Healthcare facilities and design responses
COVID-19 Responses Collection
This page forms part of the COVID-19 Responses Collection.
The content below covers resources for establishing healthcare facilities and built environment design responses to improve health.
❕ denotes new resources added.
Healthcare facilities design
- Infrastructure Guidance for COVID-19/Alternate Care Sites - This resource was developed to provide principles, considerations and high-level guidance for minimum requirements and examples for Alternate Care Sites that may be required in the event that South African hospitals are unable to cope with the surge of persons requiring medical attention.
- New York’s Javits Center completes transformation into 1,200 bed emergency hospital - Hickman (2020) describes in this blog post, the transformation of the Javits Centre's 1.8-million-square foot cavernous exhibition halls into a Federal Emergency Management Agency-operated medical facility has been met with a positive response.
To help with this unprecedented effort [of converting other convention centres], the American Institute of Architects (AIA) has launched a special task force to inform and offer guidance to public officials, architects, and healthcare facility operators as they convert existing buildings into temporary medical hubs at a pace never experienced before. The task force... will develop a COVID-19 Rapid Response Safety Space Assessment for AIA members that includes “considerations for the suitability of buildings, spaces, and other sites for patient care. The assessment will be developed by architects with a wide range of expertise, including healthcare facility design, urban design, public health and disaster assistance.”
Severe Acute Respiratory Infection (SARI) Treatment Facility Design - This World Health Organization online course provides principles, minimum requirements and technical specifications to design and set up Severe Acute Respiratory Infection (SARI) related facilities through short lectures and technical tutorials. It targets personnel involved in preparedness and response, including health managers and planners, architects, engineers, logistics, water and sanitation staff, clinical and nursing staff, carers and other health care providers, and health promoters.
- 2019 Novel Coronavirus (COVID-19) Outbreak: A Review of the Current Literature and Built Environment (BE) Considerations to Reduce Transmission - Dietz, Horve, Coil, Fretz, and Wymelenberg (2020) synthesize the microbiology of the BE research and what is known about SARS-CoV-2 to provide actionable and achievable guidance to BE decision-makers, building operators, and all indoor occupants attempting to minimize infectious disease transmission through environmentally mediated pathways. The authors believe that the information provided will be useful to corporate and public administrators and individuals responsible for building operations as well as environmental services in their decision-making process about whether to implement social-distancing measures and for what duration.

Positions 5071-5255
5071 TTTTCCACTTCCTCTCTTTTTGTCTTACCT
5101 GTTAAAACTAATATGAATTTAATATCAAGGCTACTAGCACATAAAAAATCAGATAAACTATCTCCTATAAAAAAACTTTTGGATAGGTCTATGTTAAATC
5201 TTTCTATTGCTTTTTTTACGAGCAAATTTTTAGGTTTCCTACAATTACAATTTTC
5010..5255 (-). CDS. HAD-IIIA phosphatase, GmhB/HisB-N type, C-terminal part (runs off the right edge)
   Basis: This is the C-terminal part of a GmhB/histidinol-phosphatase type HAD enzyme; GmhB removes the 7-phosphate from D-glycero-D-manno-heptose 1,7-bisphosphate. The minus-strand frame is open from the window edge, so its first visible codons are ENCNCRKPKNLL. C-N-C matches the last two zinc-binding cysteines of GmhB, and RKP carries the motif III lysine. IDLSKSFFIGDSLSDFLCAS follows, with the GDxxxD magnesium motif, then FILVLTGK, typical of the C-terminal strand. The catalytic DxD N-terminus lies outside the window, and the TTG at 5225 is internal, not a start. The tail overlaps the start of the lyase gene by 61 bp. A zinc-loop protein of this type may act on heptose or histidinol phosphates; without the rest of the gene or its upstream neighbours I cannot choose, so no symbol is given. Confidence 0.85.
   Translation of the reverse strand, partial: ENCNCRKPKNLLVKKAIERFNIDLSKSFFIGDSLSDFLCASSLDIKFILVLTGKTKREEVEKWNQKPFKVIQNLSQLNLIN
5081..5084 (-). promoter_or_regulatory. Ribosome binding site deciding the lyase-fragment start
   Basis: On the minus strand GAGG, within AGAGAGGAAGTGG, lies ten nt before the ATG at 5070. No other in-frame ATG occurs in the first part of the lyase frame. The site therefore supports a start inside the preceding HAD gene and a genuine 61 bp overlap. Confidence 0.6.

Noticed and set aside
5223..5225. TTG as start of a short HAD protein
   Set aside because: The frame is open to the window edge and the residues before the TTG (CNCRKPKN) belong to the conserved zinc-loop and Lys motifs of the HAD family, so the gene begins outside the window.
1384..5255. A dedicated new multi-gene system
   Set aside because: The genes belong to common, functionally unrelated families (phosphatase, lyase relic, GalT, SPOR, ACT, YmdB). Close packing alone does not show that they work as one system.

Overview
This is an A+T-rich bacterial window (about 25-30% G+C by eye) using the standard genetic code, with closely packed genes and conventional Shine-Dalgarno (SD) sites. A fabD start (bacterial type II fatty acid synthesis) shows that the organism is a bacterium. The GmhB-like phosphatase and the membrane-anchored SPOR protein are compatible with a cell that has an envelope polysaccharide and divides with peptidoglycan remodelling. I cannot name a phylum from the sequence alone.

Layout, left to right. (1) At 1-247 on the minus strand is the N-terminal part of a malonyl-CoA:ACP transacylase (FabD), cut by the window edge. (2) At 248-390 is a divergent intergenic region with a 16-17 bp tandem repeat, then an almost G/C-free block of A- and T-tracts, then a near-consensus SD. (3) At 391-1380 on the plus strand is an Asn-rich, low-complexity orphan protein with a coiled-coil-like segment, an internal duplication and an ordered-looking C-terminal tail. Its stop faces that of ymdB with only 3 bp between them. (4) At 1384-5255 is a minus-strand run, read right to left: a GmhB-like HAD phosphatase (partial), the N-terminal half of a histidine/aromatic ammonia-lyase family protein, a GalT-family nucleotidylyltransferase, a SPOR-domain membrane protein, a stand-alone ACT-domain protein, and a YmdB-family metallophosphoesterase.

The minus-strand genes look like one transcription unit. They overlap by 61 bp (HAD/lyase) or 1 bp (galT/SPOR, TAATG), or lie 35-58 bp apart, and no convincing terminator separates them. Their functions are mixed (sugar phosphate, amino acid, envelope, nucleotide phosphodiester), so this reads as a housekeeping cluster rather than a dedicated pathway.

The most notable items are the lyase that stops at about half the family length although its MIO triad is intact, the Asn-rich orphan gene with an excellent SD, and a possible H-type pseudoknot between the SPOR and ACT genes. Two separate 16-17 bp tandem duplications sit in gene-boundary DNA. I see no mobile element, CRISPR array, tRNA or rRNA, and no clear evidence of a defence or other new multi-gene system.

"The built environment (BE) is the collection of environments that humans have constructed, including buildings, cars, roads, public transport, and other human-built spaces. Since most humans spend >90% of their daily lives inside the BE, it is essential to understand the potential transmission dynamics of COVID-19 within the BE ecosystem and the human behaviour, spatial dynamics and building operational factors that potentially promote and mitigate the spread and transmission of COVID-19."
- Architecture: four ideas from history that offer healthier design - Le Roux (2020) reflects on four design features through history that the COVID-19 has taught us to be mindful of. The author concludes that consideration of these ideas is particularly important during a pandemic because:
"COVID-19 has made it clear that unequal access to health facilities, along with cost containment, standardisation and the market-driven design of space, comes at an enormous price in human and financial terms. In reacting to the pandemic, architecture can reclaim its impact by conceding its loss of connection with public health, looking beyond Western thinking for its references."
Even the Pandemic Can’t Kill the Open-Plan Office - Holder (2020) discusses the new challenge posed by the Coronavirus for companies with open-plan offices. She presents numerous physical changes that built environment professionals are exploring. She observes that:
"Rather than investing in costly remodels, organizations are now trying to reconfigure existing spaces, with an eye towards keeping employees safe from infection and giving them the peace of mind needed to return."
How Architects and Designers Can Respond to COVID-19 - Simons (2020) reflects on how some organisations within the design community have begun responding to the COVID-19 pandemic.
"MASS Design Group, based in Boston, has taken a different approach. Having spent the last decade building new spaces and retrofitting existing buildings to promote infection control, they are creating new tools and best practices for the design community at large, anticipating that infectious-disease mitigation will be an increasing need in construction moving forward. They saw a skill and expertise they had and mapped it to a future need."
Photo Credit: Doctors Without Borders